Studies of pear-shaped nuclei using accelerated radioactive beams

L.P. Gaffney, P.A. Butler, M. Scheck, D.T. Joss, S.V. Rigby, C. Bauer, S. Bönig, T. Kröll, M. Von Schmid, A.B. Hayes, D. Cline, F. Wenander, T.E. Cocolios, J. Pakarinen, T. Stora, D. Voulot, M. Albers, A. Blazhev, K. Moschner, M. PfeifferD. Radeck, P. Reiter, M. Rudigier, M. Seidlitz, B. Siebeck, P. Thoele, N. Warr, B. Bastin, N. Bree, H. De Witte, J. Diriken, M. Huyse, N. Kesteloot, K. Reynders, S. Sambi, P. Van Duppen, K. Wrzosek-Lipska, J. Cederkäll, T. Chupp, T. Davinson, T. Grahn, A. Herzan, J. Konki, D.G. Jenkins, M.J. Vermeulen, M. Kowalczyk, P. Napiorkowski, M. Zielinska, E. Kwan, C.Y. Wu, R. Lutter, L.M. Robledo, K. Wimmer

Research output: Contribution to journalArticlepeer-review

Abstract / Description of output

There is strong circumstantial evidence that certain heavy, unstable atomic nuclei are 'octupole deformed', that is, distorted into a pear shape. This contrasts with the more prevalent rugby-ball shape of nuclei with reflection-symmetric, quadrupole deformations. The elusive octupole deformed nuclei are of importance for nuclear structure theory, and also in searches for physics beyond the standard model; any measurable electric-dipole moment (a signature of the latter) is expected to be amplified in such nuclei. Here we determine electric octupole transition strengths (a direct measure of octupole correlations) for short-lived isotopes of radon and radium. Coulomb excitation experiments were performed using accelerated beams of heavy, radioactive ions. Our data on 220 Rn and 224 Ra show clear evidence for stronger octupole deformation in the latter. The results enable discrimination between differing theoretical approaches to octupole correlations, and help to constrain suitable candidates for experimental studies of atomic electric-dipole moments that might reveal extensions to the standard model.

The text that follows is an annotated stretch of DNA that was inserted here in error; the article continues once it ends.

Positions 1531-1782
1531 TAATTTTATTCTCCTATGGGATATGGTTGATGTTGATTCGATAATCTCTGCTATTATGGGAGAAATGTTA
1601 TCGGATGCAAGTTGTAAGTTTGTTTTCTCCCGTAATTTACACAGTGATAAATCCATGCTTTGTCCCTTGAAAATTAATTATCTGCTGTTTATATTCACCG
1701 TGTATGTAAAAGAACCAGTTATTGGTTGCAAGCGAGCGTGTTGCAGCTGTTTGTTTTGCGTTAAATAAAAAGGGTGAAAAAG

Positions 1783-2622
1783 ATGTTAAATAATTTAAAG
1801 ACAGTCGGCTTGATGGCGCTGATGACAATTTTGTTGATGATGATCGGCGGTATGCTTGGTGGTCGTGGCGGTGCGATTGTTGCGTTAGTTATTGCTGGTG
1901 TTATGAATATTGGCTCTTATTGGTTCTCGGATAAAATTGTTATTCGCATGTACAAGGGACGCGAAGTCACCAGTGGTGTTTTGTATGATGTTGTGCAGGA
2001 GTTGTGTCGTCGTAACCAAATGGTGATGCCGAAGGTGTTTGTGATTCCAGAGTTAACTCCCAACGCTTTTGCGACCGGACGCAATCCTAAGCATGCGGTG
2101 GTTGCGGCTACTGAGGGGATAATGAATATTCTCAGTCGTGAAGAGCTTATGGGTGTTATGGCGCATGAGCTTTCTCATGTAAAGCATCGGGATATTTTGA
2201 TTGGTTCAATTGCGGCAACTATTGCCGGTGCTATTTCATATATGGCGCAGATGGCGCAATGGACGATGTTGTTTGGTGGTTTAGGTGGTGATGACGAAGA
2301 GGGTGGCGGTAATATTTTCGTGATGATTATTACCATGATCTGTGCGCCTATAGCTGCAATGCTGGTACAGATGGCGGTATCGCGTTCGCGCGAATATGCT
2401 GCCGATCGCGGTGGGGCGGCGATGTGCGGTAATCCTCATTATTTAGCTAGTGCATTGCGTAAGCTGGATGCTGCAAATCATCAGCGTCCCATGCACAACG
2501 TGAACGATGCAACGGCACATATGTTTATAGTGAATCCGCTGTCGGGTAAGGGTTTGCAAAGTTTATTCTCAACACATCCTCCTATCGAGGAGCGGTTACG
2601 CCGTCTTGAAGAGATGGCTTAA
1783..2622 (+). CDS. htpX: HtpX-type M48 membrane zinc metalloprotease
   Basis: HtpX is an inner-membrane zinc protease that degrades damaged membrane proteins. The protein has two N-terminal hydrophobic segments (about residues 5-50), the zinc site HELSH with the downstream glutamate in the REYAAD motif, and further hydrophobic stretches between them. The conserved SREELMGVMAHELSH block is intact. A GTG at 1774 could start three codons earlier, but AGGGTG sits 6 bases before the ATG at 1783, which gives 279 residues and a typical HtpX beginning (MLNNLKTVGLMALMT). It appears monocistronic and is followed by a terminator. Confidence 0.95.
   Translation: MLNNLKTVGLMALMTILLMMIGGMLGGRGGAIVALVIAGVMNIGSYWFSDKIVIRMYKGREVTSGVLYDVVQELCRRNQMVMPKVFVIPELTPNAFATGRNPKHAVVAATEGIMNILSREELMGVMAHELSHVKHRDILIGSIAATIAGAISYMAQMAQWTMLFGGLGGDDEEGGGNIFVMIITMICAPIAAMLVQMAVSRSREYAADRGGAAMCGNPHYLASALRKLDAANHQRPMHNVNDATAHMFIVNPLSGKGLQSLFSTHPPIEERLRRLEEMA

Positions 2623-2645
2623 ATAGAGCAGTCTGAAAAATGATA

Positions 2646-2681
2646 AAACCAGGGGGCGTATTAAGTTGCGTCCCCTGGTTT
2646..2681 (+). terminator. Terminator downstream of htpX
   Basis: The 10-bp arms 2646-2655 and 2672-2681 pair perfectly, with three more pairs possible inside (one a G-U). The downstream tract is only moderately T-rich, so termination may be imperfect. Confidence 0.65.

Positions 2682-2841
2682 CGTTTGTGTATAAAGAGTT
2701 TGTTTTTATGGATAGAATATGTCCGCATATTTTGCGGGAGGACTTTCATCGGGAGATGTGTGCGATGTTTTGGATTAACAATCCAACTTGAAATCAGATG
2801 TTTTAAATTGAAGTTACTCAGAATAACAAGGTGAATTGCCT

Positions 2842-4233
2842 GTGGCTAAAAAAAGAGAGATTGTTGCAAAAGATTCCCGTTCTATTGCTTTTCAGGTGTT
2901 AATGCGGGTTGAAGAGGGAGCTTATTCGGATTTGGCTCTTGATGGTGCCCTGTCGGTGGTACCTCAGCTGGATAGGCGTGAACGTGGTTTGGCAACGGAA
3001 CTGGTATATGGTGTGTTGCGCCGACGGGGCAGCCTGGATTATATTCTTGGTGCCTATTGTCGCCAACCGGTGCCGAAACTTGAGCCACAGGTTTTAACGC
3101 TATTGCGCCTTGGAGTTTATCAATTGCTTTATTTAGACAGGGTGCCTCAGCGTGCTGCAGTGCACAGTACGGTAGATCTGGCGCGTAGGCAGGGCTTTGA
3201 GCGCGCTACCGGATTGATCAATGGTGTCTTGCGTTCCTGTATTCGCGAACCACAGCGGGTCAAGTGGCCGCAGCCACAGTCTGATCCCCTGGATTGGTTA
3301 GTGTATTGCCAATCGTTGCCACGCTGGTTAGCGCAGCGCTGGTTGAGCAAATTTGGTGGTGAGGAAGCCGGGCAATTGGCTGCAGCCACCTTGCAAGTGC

Original languageEnglish
Pages (from-to)199-204
Number of pages6
Issue number7448
Publication statusPublished - 1 Jan 2013


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